Understanding the root cause of trauma, and communicating about the event, can help understand as to whether a person’s behavior relates to ADHD or trauma. Trauma will exacerbate ADHD symptoms, but ADHD may have many other causes, too, such as genetics.

Major differences include people with PTSD experiencing negative, intrusive thoughts or avoiding things or events that remind them of a particular trauma.

Talking with a professional is the first step to treatment for ADHD symptoms. They can help understand whether such symptoms stem from PTSD, traumatic events that have occurred, or other causes such as genetics. Treatment for ADHD usually includes:

Processing the trauma with professional help is an essential treatment for those with PTSD. Since the symptoms of PTSD and ADHD can overlap, it is important to consider the full picture of a person’s background and what they have experienced to diagnose any condition.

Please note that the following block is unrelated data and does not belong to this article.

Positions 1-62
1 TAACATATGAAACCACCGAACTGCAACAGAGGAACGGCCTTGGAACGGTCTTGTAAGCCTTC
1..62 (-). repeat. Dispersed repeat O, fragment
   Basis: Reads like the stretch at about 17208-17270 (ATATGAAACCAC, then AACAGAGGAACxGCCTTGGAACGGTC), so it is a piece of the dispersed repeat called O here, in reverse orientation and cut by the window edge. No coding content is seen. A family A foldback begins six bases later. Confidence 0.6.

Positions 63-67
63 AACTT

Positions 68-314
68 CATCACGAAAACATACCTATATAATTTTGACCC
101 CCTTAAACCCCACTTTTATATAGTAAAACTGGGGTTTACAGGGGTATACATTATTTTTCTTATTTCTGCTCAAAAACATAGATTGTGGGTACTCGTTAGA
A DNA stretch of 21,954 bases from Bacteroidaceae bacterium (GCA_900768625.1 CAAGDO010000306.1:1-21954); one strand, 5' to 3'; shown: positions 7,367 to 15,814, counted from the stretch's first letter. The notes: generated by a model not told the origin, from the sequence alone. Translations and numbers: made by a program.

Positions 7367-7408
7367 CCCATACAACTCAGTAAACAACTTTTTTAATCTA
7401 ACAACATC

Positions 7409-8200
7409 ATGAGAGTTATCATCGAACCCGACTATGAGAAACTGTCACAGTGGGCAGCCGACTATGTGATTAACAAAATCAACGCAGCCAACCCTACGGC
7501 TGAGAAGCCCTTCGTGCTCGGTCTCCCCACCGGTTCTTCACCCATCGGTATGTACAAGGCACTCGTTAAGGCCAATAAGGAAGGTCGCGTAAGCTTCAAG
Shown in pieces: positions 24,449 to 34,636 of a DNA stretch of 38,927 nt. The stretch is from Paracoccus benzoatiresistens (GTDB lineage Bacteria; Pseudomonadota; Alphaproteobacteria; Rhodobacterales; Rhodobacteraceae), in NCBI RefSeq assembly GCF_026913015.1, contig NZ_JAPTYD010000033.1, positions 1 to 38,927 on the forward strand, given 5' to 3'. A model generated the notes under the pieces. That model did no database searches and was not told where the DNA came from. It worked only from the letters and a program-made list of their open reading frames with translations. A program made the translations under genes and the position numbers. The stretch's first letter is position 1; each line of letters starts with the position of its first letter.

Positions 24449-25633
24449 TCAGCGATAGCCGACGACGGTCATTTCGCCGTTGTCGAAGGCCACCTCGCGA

It is important to rule out trauma before diagnosing ADHD, as some ADHD medications may increase the level of hypervigilant anxiety.

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Some studies have found that childhood trauma may predict some symptoms of ADHD. Experiencing trauma may lead to an increase in ADHD symptoms such as inattention, hyperactivity, and impulsivity.

If a child or an adult is experiencing ADHD symptoms, it is important to seek professional help. Both ADHD and PTSD have overlapping symptoms, but trauma may not necessarily cause ADHD.

A personalized treatment plan can help a person or their child navigate symptoms of ADHD and, if necessary, the effects of trauma.